How to Fail and Lose Well Part 2

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We have been looking at how little we are taught about how to handle failure, disappointment and discouragement in our lives. In the previous blog post I gave my personal experience of this.

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There would appear to be no school curriculum, or learning syllabus, as far as I know, entitled ‘How to cope with Failure.’

Through most of my life I have feared failure, misunderstood failure and been unprepared for failure.

However, over time and coming to work as a psychiatrist I have come to realise that my experience is far from unique.

The extreme end of not coping with failure is suicide. Here is how the author Simon Sinek (who interestingly describes himself as an unshakeable optimist and whose TED talk Start with Why is the second most popular TED talk of all time) puts it in his book “Leaders Eat Last”. He is talking about my generation known as the ‘baby boomers’ (born approximately between 1946-1964) :

“Disappointed and disillusioned, baby boomers are killing themselves in greater numbers than ever before. According to a 2013 study by the Centres for Disease Control, suicide rates among Baby Boomers rose nearly 30% during the last decade, making suicide one of the leading causes of death in that age group, behind only cancer and heart disease. The biggest jump in suicides was among men in their fifties – this age group experienced a whopping 50% increase. With the increase of suicides among Boomers, more people die of suicide than from car accidents.
Unless we do something, my fear is that it is going to get worse. The problem is that in 20 to 30 years when our youngest generation grows up and takes charge of government and business, its members will have grown up using Facebook, prescription drugs or online support groups as their primary coping mechanisms rather than relying on real support groups: biological bonds of friendship and loving relationships. I predict we will see a rise in depression, prescription drug abuse, suicide and other anti-social behaviours.”

This is serious stuff!

If we can understand the steps that can lead to such a negative state of affairs we can do something about it. The good news is that we already do!

It has been shown that anticipating outcomes, be they positive or negative, leads to different chemical reactions in the brain. When we anticipate a good outcome then this leads to an increase in the chemical dopamine in the brain. Among other things, dopamine helps the brain to be awake and interested, which is very important in overall performance and functioning.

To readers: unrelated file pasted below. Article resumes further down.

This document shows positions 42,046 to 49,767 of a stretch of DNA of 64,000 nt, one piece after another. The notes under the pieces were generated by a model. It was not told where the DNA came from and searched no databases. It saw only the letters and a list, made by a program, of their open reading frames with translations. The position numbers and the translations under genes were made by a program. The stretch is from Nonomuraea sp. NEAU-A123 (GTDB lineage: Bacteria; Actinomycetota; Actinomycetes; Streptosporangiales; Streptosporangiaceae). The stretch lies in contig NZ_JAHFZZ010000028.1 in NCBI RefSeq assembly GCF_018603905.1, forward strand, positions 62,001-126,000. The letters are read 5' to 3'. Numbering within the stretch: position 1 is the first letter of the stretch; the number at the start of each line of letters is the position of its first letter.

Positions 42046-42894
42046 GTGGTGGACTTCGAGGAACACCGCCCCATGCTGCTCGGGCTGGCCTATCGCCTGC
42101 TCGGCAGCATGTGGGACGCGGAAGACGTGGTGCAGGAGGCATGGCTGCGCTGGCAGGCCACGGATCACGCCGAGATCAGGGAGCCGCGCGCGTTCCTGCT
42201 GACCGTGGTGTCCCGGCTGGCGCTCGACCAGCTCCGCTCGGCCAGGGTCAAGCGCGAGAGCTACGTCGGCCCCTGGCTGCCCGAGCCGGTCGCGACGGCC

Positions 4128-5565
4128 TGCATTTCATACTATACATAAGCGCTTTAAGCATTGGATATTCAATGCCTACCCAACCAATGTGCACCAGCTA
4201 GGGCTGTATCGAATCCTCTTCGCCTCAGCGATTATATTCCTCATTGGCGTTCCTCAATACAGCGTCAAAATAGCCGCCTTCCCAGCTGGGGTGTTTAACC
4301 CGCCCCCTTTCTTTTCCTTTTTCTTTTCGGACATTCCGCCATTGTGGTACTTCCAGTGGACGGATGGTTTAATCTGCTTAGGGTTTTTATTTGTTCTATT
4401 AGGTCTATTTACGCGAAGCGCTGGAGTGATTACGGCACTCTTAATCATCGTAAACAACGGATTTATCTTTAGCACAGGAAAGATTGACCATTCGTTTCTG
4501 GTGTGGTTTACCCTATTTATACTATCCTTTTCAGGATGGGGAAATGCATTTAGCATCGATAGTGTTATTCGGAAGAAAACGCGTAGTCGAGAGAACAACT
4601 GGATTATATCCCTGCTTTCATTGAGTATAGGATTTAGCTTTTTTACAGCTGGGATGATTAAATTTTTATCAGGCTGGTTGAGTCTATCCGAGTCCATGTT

As we get older we get use to having a certain degree of control of our lives. Here is how the psychologist Henry Cloud puts it:

‘Your brain first learns it in infancy. When you are hungry or in distress, you cry, and something good happens: someone comes with comfort, dryness, and food. Your brain learns very quickly that there is an order, or a set of rules, to the world, as in: cry and you get food. Or more generally: Act and good things happen. Through millions of other moments, this pattern gets reinforced, and you develop a life in which you feel like you have “agency” and “efficiency”. Said another way, the logic is “If my life sucks for some reason, I can do something to make it better.”‘

The point Cloud makes is how well this works in life until we reach a point where we are in overwhelm or we find ourselves in a  situation where we are continuously affected negatively, and we have absolutely no control over the things that are affecting us.

When this happens over a prolonged period of time this can lead to the state of ‘learned helplessness’. Basically the brain shuts down and stops trying to find a way out of the situation you are in. How does that manifest? The psychologist Martin Seligman talks about the 3 Ps of thinking style that result and are a hallmark of depressive thinking:

Personal: what that means is that I take the one situation where I am not getting what I want and I explain it to myself in a  negative way with me at the centre. There is self-talk of self blame: ‘I am not cut out for this. I am no good at (you fill in the blank)’. The thinking is that I am bad in some way.